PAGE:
A barometer of South Florida house prices increased in May for a 17th consecutive month. The Standard & Poor’s/Case-Shiller index, released Tuesday, rose 14.2 percent from a year ago.
Case-Shiller measures Palm Beach, Broward and Miami-Dade counties and 19 other major metropolitan areas. All 20 posted annual price gains, with Dallas and Denver exceeding peaks established before the Great Recession.
San Francisco led the nation with a 24.5 percent increase, followed by Las Vegas (23.3 percent) and Phoenix (20.6).
South Florida and much of the country have too little supply to satisfy intense demand. Investors are scooping up homes in large numbers, often shutting out first-time buyers looking to take advantage of still-low mortgage rates.
Guy Cecala, publisher of the Inside Mortgage Finance newsletter, said more balance between buyers and sellers will help moderate the large price gains – a necessary part of a long-term housing recovery, he said.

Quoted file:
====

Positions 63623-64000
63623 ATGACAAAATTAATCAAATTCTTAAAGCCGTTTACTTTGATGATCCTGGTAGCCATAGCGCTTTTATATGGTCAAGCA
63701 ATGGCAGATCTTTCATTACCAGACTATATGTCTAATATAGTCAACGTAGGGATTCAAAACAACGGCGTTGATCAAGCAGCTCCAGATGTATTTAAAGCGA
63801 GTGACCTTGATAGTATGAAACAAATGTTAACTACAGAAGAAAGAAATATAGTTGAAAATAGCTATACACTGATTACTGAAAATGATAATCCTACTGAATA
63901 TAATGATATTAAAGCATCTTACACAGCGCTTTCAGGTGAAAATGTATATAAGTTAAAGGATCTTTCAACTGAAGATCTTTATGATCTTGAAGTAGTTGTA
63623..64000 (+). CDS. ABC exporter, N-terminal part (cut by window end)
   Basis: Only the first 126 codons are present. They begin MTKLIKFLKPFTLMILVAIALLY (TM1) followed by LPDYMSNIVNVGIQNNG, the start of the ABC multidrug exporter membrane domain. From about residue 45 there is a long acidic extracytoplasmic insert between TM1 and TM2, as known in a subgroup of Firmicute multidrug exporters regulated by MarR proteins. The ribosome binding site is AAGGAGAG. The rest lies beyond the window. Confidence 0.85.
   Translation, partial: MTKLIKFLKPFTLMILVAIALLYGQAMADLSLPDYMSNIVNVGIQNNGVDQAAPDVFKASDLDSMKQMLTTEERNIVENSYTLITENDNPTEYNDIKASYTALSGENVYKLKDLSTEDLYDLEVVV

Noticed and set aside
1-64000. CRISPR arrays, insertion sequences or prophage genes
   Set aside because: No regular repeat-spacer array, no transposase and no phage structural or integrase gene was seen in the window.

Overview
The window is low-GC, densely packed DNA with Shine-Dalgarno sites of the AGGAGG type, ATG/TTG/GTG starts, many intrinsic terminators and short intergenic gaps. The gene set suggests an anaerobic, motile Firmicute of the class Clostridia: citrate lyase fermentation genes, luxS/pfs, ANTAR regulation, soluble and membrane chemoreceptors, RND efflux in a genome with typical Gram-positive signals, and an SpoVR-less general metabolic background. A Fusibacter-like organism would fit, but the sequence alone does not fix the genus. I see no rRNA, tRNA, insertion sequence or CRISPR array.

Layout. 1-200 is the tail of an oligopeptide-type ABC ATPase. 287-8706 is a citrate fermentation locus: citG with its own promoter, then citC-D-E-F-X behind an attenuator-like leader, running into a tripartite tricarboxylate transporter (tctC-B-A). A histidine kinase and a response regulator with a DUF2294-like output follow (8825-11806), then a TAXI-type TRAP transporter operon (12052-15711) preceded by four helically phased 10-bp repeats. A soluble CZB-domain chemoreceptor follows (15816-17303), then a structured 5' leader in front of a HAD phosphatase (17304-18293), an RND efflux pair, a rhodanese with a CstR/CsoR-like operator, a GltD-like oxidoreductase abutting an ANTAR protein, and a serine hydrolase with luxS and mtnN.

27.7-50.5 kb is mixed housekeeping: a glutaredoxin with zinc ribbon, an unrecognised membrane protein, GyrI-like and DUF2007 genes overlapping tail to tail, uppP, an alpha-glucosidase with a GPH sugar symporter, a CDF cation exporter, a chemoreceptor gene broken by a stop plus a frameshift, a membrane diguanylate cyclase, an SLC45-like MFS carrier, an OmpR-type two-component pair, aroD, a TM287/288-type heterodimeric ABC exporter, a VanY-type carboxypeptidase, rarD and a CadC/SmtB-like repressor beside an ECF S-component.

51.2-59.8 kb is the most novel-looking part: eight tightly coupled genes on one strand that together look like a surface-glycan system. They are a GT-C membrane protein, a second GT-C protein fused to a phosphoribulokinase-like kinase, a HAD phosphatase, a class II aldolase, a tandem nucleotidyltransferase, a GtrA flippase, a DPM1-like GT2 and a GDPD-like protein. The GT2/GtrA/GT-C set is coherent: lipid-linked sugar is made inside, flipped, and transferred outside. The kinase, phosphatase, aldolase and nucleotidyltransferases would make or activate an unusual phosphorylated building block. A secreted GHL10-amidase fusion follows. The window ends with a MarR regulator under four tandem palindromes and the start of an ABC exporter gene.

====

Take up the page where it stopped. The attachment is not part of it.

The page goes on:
“When you get big price spikes, that sets you up for a dip,” he said. “San Francisco at 24.5 percent is not sustainable.”
The index tracks prices of the same house over time. Some analysts say that's a better measure of the market than median prices of homes sold in a given month. But Case-Shiller does not include prices for condos and trails Realtor board data by a month.
Last week, the Greater Fort Lauderdale Realtors said Broward County’s median price in June was $265,000, a 23 percent increase from a year ago. In Palm Beach County, the median last month was $259,990, up 16 percent from a year earlier, according to the Realtors Association of the Palm Beaches.
Bo Mastykaz, a South Florida real estate agent for Redfin, said buyers who need financing find the market particularly frustrating.
“The sellers are just not accepting my offers,” he said. “They’re waiting for straight cash.”
Analysts say local and national markets will cool off in the second half of the year as mortgage rates rise and large investment firms lose interest due to higher prices.
Mike Larson, an analyst for Weiss Research in Jupiter, said there’s no danger of another downturn. But he doesn't expect prices to keep rising at current levels because incomes aren’t keeping pace.
“I think if you poll your co-workers, friends and family, they won’t be talking about 14 percent raises,” he said.Copyright © 2015, The Baltimore Sun